Against God only, I against God and thee; And to the place of judgment will return, There with my cries, importune Heaven, that all The sentence, from thy head removed, may light On me, sole cause to thee of all this woe, Me, me only, just object of his ire.”
She ended weeping; and her lowly plight, Immoveable till peace obtain'd from fault Acknowledged & deplored, in Adam wrought Commiseration; soon his heart relented Towards her, his life so late and sole delight, Now at his feet submissive, in distress, Creature so fair, his reconcilement seeking, His counsel, whom she had displeased, his aid; As one disarm’d, his anger all he lost, And thus, with peaceful words, upraised her soon.
“Unwary, and too desirous, as before, So now,
of what thou know'st not, thou desirest The punishment all on thyself; alas, Bear thine own first, ill able to sustain His full wrath, whose thou feel'st as yet least part, And my displeasure bear'st so ill. If prayers Could alter high decrees, I to that place Would speed before thee, & be louder heard, That on my head all might be visited, Thy frailty and infirmer sex forgiven, To me committed, and by me exposed. But rise, let us no more contend, nor blame Each other, blamed enough elsewhere ; but strive, In offices of love, how we may lighten Each other's burden, in our share of woe ; Since this day's death denounced, if aught I see, Will prove no sudden, but a slow-paced evil, A long day's dying to augment our pain, And to our seed, O hapless seed ! deriv'd."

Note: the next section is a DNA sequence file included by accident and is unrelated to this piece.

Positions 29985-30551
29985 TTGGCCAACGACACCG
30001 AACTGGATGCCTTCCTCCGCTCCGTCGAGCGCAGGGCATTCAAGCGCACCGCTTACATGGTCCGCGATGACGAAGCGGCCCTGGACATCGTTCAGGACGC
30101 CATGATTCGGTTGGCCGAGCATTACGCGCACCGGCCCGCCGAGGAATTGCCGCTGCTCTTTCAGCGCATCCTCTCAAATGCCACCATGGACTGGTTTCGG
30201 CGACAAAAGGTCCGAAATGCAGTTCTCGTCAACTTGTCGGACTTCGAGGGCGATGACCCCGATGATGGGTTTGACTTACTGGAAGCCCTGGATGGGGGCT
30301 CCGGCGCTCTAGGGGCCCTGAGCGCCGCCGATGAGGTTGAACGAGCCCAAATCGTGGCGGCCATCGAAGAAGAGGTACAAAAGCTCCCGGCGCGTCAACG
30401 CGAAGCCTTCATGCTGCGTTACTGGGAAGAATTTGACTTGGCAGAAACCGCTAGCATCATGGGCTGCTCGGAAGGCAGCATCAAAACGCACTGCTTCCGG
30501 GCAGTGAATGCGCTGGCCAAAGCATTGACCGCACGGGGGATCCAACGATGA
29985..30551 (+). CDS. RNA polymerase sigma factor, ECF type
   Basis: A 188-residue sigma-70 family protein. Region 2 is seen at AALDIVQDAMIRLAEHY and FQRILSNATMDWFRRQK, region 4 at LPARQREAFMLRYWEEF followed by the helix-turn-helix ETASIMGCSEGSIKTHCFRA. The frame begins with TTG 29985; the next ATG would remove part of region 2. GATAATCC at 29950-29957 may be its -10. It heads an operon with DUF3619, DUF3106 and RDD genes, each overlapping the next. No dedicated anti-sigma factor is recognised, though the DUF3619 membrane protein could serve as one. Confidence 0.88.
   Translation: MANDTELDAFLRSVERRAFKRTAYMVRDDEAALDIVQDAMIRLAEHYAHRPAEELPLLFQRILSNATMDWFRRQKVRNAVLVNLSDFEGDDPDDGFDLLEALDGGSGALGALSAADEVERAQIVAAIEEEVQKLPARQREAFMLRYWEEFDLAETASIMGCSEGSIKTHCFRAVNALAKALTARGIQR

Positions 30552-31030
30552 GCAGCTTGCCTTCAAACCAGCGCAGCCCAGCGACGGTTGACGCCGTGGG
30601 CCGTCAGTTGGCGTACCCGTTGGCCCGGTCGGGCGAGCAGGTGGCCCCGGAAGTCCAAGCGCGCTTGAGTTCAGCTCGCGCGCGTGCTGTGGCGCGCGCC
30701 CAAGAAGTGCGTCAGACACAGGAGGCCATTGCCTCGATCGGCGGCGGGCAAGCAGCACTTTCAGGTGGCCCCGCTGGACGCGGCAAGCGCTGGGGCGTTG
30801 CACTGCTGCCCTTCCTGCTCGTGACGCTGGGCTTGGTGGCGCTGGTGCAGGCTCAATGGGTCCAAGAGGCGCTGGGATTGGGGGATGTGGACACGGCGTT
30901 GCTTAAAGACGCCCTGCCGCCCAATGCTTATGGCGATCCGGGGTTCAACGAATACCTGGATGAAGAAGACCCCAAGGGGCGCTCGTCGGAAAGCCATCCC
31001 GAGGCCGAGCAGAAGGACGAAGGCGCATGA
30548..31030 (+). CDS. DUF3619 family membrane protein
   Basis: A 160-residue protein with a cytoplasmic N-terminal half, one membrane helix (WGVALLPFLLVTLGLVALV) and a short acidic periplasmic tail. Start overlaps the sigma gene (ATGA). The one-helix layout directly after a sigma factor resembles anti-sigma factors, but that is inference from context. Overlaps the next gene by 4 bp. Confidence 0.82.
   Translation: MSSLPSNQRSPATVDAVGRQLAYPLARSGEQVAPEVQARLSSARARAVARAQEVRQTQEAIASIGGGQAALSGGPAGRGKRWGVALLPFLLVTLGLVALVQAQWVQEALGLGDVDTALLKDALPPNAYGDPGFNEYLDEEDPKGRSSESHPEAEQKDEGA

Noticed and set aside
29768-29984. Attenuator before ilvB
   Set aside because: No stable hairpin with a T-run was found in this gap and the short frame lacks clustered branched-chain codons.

To whom thus Eve, recovering heart, replied. “ Adam, by sad experiment, I know How little weight my words with thee can find, Found so erroneous, thence, by just event, Found so unfortunate; nevertheless, Restored by thee, vile as I am, to place of new acceptance, hopeful to regain Thy love, the sole contentment of my heart, Living or dying, from thee I will not hide What thoughts in my unquiet breast are risen, Tending to some relief of our extremes, Or end, though sharp and sad, yet tolerable,